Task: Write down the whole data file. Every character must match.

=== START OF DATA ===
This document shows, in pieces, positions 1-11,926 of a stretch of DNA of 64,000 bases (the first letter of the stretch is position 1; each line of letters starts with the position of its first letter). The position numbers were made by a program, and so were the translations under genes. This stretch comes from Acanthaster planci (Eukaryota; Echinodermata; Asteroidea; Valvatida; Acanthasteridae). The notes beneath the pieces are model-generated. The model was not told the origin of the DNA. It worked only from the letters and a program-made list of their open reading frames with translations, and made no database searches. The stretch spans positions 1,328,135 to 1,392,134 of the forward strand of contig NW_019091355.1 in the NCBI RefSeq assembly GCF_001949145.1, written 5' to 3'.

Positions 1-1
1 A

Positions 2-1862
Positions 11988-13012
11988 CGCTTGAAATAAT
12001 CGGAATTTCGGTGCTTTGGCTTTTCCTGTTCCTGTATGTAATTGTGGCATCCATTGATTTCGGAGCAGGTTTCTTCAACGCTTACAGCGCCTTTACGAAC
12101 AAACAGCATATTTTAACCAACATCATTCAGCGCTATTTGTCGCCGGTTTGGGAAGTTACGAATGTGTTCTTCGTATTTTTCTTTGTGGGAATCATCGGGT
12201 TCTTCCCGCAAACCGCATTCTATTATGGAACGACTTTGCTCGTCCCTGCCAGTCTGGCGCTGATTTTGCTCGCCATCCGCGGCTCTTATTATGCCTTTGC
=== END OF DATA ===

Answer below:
This document shows, in pieces, positions 1-11,926 of a stretch of DNA of 64,000 bases (the first letter of the stretch is position 1; each line of letters starts with the position of its first letter). The position numbers were made by a program, and so were the translations under genes. This stretch comes from Acanthaster planci (Eukaryota; Echinodermata; Asteroidea; Valvatida; Acanthasteridae). The notes beneath the pieces are model-generated. The model was not told the origin of the DNA. It worked only from the letters and a program-made list of their open reading frames with translations, and made no database searches. The stretch spans positions 1,328,135 to 1,392,134 of the forward strand of contig NW_019091355.1 in the NCBI RefSeq assembly GCF_001949145.1, written 5' to 3'.

Positions 1-1
1 A

Positions 2-1862
Positions 11988-13012
11988 CGCTTGAAATAAT
12001 CGGAATTTCGGTGCTTTGGCTTTTCCTGTTCCTGTATGTAATTGTGGCATCCATTGATTTCGGAGCAGGTTTCTTCAACGCTTACAGCGCCTTTACGAAC
12101 AAACAGCATATTTTAACCAACATCATTCAGCGCTATTTGTCGCCGGTTTGGGAAGTTACGAATGTGTTCTTCGTATTTTTCTTTGTGGGAATCATCGGGT
12201 TCTTCCCGCAAACCGCATTCTATTATGGAACGACTTTGCTCGTCCCTGCCAGTCTGGCGCTGATTTTGCTCGCCATCCGCGGCTCTTATTATGCCTTTGC